As George Will pointed out this week, nanny-state solutions (such as Michelle Obama's current campaign to get us all nibbling organic endives) don't work: Overweight kids in schools with high-calorie junk food, 35.5 percent; overweight kids in schools that banned all the bad stuff, 34.8 percent. Indeed, the bloating of government, of entitlements, of debt, and the increase in obesity track each other pretty closely over the past four decades. If all those debt graphs showing how we've looted our future to bribe the present are too complicated for you, look out the window: We are our own walking (or waddling) metaphor for consumption unmoored from production. And, to the Chinese and many others around the world pondering whether America has the self-discipline to get its house in order, a trip to the mall provides its own answer.

So we can't fight a war in Afghanistan, but we can fight a "war on women" that only exists in upscale liberal feminists' heads. We can't do anything about exploding rates of childhood obesity, diabetes and heart disease, but, if you define "health care" as forcing a Catholic institution to buy $8 contraception for the scions of wealth and privilege, we're right on top of it. And above all, we're doing it for the children, if by "doing it" you mean leaving them with a transgenerational bill unknown to human history – or engaging in what Boston University's Larry Kotlikoff, speaking at the International Institute of Public Finance in Dresden last week, called "child fiscal abuse."

If that sounds a trifle overheated, how about... hmm, "legitimate fiscal rape"? No? Then let's call it a "war on children." Unlike the "war on women," it's real.


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JWR contributor Mark Steyn is a syndicated columnist. Comment by clicking here.


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"After America: Get Ready for Armageddon"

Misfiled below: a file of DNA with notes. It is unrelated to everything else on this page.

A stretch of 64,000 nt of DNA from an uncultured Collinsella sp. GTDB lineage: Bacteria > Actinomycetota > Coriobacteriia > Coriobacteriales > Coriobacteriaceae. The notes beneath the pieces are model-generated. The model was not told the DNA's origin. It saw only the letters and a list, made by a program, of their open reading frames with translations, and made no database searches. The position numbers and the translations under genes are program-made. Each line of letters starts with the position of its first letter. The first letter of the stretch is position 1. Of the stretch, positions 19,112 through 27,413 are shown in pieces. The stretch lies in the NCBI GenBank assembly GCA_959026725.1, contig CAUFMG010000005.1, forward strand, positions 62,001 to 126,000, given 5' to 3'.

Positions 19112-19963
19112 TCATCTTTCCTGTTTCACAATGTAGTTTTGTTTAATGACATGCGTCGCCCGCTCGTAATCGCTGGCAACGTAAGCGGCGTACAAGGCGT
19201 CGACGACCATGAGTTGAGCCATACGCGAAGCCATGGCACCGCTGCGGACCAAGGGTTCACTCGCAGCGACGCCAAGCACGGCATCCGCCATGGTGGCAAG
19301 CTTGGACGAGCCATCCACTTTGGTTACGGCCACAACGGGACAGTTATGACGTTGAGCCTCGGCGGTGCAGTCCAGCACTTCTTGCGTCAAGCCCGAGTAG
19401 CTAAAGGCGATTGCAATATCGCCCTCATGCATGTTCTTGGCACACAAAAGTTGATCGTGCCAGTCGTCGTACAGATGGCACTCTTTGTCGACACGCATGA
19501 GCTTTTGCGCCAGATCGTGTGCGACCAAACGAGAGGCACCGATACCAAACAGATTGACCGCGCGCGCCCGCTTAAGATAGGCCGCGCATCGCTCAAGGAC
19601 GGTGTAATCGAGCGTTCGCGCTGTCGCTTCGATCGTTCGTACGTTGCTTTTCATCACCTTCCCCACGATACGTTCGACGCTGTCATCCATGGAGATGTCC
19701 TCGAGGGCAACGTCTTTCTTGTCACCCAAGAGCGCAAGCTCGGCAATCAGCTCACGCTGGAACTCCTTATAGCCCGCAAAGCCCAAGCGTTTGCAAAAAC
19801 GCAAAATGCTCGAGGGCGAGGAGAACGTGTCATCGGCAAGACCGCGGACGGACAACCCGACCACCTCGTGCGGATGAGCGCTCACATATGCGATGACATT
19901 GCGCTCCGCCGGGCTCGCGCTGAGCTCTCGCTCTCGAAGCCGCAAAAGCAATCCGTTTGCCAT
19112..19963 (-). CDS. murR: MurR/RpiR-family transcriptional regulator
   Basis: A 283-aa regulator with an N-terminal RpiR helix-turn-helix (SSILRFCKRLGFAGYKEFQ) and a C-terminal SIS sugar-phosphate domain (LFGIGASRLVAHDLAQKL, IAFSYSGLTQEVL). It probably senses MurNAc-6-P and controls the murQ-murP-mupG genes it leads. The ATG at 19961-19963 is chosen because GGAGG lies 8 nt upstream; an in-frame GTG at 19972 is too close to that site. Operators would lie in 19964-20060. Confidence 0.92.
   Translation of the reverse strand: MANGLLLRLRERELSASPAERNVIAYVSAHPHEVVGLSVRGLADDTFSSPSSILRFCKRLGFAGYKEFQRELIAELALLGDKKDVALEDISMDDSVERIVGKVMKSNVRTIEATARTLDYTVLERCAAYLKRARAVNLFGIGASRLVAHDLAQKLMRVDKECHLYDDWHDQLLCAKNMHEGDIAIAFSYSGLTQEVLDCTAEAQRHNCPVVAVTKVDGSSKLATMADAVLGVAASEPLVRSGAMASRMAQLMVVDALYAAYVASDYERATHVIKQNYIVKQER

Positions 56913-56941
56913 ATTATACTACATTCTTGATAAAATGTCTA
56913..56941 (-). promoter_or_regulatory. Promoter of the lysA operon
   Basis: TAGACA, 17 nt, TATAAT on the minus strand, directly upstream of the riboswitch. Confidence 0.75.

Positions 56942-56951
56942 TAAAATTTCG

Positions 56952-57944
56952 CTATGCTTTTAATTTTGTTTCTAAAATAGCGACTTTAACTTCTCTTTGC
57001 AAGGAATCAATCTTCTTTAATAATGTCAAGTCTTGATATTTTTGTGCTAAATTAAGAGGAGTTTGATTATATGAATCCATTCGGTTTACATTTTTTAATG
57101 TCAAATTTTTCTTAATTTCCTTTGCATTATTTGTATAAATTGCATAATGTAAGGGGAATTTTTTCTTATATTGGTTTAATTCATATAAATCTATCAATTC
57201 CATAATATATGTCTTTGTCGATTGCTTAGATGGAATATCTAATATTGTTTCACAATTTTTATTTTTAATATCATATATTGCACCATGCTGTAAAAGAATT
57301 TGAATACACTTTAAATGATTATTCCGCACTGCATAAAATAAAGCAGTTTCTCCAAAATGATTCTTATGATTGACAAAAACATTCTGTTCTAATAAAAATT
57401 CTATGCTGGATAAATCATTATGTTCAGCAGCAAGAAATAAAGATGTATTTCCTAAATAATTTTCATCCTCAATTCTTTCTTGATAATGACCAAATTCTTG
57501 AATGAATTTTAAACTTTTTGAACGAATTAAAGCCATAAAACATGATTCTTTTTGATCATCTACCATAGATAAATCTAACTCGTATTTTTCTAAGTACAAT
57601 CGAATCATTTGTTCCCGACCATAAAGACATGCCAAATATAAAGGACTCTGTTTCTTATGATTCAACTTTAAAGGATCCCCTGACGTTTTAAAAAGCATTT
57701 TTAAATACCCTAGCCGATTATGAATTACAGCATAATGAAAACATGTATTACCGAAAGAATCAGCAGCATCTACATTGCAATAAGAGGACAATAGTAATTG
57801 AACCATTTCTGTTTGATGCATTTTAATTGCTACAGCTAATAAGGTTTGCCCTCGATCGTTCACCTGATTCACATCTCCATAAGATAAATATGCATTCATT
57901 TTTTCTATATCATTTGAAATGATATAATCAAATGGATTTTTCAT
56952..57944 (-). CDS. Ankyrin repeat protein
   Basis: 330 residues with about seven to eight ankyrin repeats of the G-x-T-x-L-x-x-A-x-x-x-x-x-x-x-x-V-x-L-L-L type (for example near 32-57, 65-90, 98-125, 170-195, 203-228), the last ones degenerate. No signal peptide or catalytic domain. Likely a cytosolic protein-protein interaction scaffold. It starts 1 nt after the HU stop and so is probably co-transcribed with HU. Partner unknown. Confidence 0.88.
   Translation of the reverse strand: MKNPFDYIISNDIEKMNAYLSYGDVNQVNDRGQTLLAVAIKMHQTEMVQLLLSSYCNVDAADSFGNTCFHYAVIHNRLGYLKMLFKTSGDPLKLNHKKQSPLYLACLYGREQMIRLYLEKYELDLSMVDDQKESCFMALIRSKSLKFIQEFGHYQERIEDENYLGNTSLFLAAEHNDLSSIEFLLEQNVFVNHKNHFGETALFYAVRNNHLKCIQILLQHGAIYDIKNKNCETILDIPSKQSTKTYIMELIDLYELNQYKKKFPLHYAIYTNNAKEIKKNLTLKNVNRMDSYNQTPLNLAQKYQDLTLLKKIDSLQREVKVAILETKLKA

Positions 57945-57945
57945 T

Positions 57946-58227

In his giant New York Times bestseller, America Alone: The End of the World as We Know It, Mark Steyn predicted collapse for the rest of the Western World. Now, he adds, America has caught up with Europe on the great rush to self-destruction.

It's not just our looming financial collapse; it's not just a culture that seems on a fast track to perdition, full of hapless, indulgent, childish people who think government has the answer for every problem; it's not just America's potential eclipse as a world power because of the drunken sailor policymaking in Washington—no, it's all this and more that spells one word for America: Armageddon.

What will a world without American leadership look like? It won't be pretty—not for you and not for your children. America's decline won't be gradual, like an aging Europe sipping espresso at a café until extinction (and the odd Greek or Islamist riot). No, America's decline will be a wrenching affair marked by violence and possibly secession.

With his trademark wit, Steyn delivers the depressing news with raw and unblinking honesty—but also with the touch of vaudeville stand-up and soft shoe that makes him the most entertaining, yet profound, columnist on the planet. And as an immigrant with nowhere else to go, he offers his own prescription for winning America back from the feckless and arrogant liberal establishment that has done its level best to suffocate the world's last best hope in a miasma of debt, decay, and debility. You will not read a more important—or more alarming, or even funnier—book all year than After America. Sales help fund JWR.

© 2012, Mark Steyn